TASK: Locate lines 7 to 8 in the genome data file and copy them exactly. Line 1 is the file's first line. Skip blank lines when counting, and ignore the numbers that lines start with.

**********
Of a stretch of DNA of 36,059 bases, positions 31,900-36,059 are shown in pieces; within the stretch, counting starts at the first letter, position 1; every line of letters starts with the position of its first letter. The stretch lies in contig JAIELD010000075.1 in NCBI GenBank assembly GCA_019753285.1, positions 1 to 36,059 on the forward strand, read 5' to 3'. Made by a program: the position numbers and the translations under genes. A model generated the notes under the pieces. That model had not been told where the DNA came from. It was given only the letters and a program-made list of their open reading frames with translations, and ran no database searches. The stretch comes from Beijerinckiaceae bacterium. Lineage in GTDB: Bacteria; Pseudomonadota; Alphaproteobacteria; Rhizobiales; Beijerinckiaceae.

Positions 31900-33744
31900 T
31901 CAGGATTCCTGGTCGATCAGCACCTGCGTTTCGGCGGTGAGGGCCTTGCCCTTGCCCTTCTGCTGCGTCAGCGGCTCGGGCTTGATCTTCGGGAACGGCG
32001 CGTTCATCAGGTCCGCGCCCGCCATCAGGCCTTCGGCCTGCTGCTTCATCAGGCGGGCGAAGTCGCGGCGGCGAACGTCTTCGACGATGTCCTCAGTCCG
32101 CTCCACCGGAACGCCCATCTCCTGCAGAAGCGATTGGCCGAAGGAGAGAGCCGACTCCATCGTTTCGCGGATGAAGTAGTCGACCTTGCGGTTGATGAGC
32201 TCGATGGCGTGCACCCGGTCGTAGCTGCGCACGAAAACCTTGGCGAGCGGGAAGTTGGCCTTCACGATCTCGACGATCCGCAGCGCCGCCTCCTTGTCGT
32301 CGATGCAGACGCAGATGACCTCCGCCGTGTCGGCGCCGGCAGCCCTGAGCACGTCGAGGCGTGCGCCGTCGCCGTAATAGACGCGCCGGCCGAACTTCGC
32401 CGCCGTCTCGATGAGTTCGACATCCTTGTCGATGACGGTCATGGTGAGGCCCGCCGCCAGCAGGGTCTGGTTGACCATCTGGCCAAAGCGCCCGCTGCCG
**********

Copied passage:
32201 TCGATGGCGTGCACCCGGTCGTAGCTGCGCACGAAAACCTTGGCGAGCGGGAAGTTGGCCTTCACGATCTCGACGATCCGCAGCGCCGCCTCCTTGTCGT
32301 CGATGCAGACGCAGATGACCTCCGCCGTGTCGGCGCCGGCAGCCCTGAGCACGTCGAGGCGTGCGCCGTCGCCGTAATAGACGCGCCGGCCGAACTTCGC